Ferghana Valley Water Resources Management Project

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Project ID

WB: P084035

Project Title

Ferghana Valley Water Resources Management Project

Type

Loan

Focus Areas

Sector: Irrigation and drainage (80%);General Water, Sanitation and Flood protection sector (20%)

Geographic Scope

Lead Organization(s)

Project Partners

Implementing Agency: Ministry of Melioration and Water Resources Management, Attn.: Mr. Ahad Ahrorov, Coordinator of the Project Preparation Unit, 5/1 Shamci Street Dushanbe, Tajikistan 734054, E-mail: a.ahrorov@mail.ru

Financing

Total: $14.17m;

Sources of Financing: World Bank loan

Timeframe

2005 - 2016 (11 years, start date 26 July 2005)

Status

Under implementation

Project website(s)

Contacts

Christophe Bösch

WB Contact: Usaid I. El-Hanbali, Sr. Water Resources Engineer, Email: Uelhanbali@worldbank.org

Contents

Description

The defined overall project objectives are (i) to improve the capacity of irrigated agriculture and the income of the rural population in the Ferghana Valley by improving land and water management, and (ii) to improve Kayrakkum dam and reservoir safety and regulation thereby contributing to enhanced water management security and efficiency at the basin level. The vast majority of water resources available for irrigation in Central Asia originate from Tajikistan and Kyrgyzstan, both of which have large reservoir structures and dams where water is to be collected from snow melt for release during the dry summer season to riparian countries for whom this water is the only source. This project, focused on the northern region (Sughd Oblast) of Tajikistan, the easternmost portion of the multi-national Ferghana Valley, aim to combine purely national benefits in terms of improving local irrigation and drainage systems, while simultaneously reestablishing the safety and improve operations of Kayrakkum Dam and Reservoir, thereby, benefiting riparian, as well as Tajikistan herself.

Expected Outcomes

The four project components that have been formulated to meet the project objectives are as outlined below:

Component 1

Irrigation and Drainage System Rehabilitation and Improvements. This component finances design and works for rehabilitation or improvement of (i) main off-farm irrigation and drainage gravity and/or pumped water supply, conveyance, delivery, removal, evacuation infrastructure systems, and (ii) selected inter-farm and on-farm irrigation and drainage distribution and collection systems related to the irrigation of some 30,000 ha of farm land in the Kanibadam and Bobojon Gafurov rayon not in immediate proximity and operating independently from the Kayrakkum reservoir and dam structures. These include both surface and subsurface water control and usage systems.

Component 2

Strengthening Kayrakkum Reservoir Dykes and Related Drainage Control Works. This component finances design and works related to limited rehabilitation of the Kayrakkum reservoir structures so as to increase operational performance and improve management of reservoir related water issues. Investment include works for rehabilitation of dykes at the upper end of the reservoir, repairing, replacing and installation of tube well pumps along the dykes that reduce water logging of land area in proximity of dykes, including electromechanical controls and necessary pipelines and canals.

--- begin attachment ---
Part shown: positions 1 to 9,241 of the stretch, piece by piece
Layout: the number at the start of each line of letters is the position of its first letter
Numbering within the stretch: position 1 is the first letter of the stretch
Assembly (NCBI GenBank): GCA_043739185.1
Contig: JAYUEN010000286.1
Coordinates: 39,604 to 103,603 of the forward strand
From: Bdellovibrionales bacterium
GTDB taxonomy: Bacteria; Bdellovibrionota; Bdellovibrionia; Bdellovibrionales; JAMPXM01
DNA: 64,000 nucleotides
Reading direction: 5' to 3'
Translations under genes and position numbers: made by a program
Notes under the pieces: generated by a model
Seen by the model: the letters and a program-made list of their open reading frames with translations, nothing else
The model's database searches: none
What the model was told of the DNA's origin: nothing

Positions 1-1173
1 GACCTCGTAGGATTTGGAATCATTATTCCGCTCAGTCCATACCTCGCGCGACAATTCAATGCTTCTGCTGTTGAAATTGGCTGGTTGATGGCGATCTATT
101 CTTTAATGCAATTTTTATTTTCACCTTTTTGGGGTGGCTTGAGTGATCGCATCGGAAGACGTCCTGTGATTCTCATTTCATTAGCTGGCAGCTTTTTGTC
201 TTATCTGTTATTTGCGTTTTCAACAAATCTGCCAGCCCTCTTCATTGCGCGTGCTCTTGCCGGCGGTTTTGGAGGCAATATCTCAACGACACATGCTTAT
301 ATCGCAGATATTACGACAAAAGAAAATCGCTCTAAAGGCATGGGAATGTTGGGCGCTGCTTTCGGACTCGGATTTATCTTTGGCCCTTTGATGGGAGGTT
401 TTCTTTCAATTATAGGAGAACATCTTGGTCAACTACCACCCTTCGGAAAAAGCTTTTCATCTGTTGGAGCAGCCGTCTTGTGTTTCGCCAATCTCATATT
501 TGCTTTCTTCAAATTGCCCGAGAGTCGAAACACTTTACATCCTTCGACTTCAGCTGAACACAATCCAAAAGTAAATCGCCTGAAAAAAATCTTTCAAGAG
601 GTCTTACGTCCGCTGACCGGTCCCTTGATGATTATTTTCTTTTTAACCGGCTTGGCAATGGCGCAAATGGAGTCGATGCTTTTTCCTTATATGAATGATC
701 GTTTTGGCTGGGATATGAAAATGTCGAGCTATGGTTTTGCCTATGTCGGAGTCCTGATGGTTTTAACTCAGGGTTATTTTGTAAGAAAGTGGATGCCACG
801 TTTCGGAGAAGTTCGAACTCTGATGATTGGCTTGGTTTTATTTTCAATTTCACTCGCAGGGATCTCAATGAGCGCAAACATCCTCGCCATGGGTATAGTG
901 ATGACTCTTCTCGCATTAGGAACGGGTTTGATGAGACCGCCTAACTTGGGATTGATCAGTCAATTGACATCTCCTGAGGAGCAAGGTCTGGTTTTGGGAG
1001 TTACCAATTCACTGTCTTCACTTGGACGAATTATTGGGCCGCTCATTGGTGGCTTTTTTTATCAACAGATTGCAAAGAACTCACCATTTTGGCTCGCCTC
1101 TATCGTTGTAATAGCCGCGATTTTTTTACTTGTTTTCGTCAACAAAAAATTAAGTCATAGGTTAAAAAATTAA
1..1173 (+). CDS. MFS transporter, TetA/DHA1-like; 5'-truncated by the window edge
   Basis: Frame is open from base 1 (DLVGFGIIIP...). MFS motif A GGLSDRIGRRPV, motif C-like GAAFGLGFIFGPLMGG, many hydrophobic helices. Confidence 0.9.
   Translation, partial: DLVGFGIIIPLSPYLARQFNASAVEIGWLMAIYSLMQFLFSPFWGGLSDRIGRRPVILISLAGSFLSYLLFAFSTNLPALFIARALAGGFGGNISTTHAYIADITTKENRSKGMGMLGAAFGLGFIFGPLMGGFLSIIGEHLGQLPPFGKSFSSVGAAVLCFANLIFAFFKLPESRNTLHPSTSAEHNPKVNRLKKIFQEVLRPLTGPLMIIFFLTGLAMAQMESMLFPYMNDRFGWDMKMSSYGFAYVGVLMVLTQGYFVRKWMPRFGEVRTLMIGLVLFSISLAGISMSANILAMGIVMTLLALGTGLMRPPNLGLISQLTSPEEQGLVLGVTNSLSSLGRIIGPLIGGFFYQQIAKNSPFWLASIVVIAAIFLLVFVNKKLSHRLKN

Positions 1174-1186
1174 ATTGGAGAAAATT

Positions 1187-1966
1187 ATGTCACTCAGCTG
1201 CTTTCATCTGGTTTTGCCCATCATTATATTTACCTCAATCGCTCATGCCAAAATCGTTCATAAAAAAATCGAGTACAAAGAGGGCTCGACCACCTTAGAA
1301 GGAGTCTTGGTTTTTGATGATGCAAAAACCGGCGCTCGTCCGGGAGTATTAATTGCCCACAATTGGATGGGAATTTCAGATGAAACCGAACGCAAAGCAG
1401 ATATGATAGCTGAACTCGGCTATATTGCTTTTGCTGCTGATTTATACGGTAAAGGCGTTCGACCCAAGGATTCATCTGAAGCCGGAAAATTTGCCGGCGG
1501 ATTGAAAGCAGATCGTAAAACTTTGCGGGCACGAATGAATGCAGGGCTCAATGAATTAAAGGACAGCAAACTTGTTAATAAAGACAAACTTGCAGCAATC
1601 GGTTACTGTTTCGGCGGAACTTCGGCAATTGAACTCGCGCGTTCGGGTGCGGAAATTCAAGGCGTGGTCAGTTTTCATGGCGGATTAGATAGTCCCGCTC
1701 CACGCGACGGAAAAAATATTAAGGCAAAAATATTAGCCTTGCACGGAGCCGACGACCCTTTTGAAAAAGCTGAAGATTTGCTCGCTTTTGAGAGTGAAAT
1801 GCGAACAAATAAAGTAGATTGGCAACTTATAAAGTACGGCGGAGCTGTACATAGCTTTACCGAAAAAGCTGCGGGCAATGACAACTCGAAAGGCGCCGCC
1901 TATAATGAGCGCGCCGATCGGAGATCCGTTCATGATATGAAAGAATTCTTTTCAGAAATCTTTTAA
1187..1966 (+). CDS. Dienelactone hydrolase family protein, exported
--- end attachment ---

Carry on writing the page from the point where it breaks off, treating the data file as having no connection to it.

Component 3

Institutional Development and Technical Assistance. This component will fund the necessary institutional capacity building for (i) establishment of water users associations, (ii) improving agricultural productivity and more efficient water use patterns, (iii) ensuring proper environmental mitigating activities, and most importantly, (iv) provide the necessary TA to improve reservoir and dam operations as well as developing effective safety and emergency procedures for the Kayrakkum dam. Activities will include training, demonstration activities as well as information dissemination exercises and technical assistance from international and local specialists.

Component 4

Project Management. This component will fund assistance to the CPMU and RPIU established for project implementation. Items to be covered include (i) establishment and support of two project implementation entities, namely a Central Project Management Unit (CPMU) in Dushanbe within the MMWRM and a Regional Project Implementation Unit (RPIU) in Khujand, (ii) local and international technical assistance for managerial, technical, financial and administrative supervision of implementation activities, (iii) setup and operation of a project monitoring and evaluation (M&E) system, and (iv) a supportive institutional strengthening program including relevant training and study tours.

Achievements: Results and Impact

Lessons for Replication

Lessons Learned from Past Operations in the Country/Sector

The conceptualization and design of the project draws on Bank experiences with similar projects implemented in ex-Soviet countries and internationally. The particularly relevant lessons learned and reflected are outlined below.

(a) Integrated and all-inclusive approach. Development interventions that improve only physical infrastructure systems have been shown to be generally unsustainable over the long term. The potential for long-term sustainability is improved by also attending to key associated social, environmental, institutional and financial development aspects. The project addresses this issue through an approach that covers both physical and non-physical improvements to the irrigated agriculture sector in an integrated manner.